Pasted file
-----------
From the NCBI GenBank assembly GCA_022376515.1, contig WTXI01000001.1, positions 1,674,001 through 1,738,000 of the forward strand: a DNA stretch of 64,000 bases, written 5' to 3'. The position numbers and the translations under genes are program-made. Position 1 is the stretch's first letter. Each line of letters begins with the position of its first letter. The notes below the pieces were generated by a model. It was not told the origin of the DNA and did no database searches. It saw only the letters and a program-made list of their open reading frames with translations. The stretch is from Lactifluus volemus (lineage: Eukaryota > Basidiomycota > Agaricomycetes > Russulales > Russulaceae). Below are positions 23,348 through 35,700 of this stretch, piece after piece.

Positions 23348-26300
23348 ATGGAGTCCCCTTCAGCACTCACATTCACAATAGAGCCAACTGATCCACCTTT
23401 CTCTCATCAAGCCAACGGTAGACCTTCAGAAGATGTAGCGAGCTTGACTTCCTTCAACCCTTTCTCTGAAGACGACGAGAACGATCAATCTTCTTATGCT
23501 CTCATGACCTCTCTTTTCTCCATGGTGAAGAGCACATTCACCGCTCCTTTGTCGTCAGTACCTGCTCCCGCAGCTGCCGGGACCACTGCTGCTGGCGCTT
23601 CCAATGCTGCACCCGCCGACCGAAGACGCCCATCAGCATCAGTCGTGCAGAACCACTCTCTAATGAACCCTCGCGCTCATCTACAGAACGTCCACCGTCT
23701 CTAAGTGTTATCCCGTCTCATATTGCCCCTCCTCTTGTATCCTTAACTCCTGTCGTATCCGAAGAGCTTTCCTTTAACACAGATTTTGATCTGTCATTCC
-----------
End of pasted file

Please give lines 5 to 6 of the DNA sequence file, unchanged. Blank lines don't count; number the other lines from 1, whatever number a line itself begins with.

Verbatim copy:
23501 CTCATGACCTCTCTTTTCTCCATGGTGAAGAGCACATTCACCGCTCCTTTGTCGTCAGTACCTGCTCCCGCAGCTGCCGGGACCACTGCTGCTGGCGCTT
23601 CCAATGCTGCACCCGCCGACCGAAGACGCCCATCAGCATCAGTCGTGCAGAACCACTCTCTAATGAACCCTCGCGCTCATCTACAGAACGTCCACCGTCT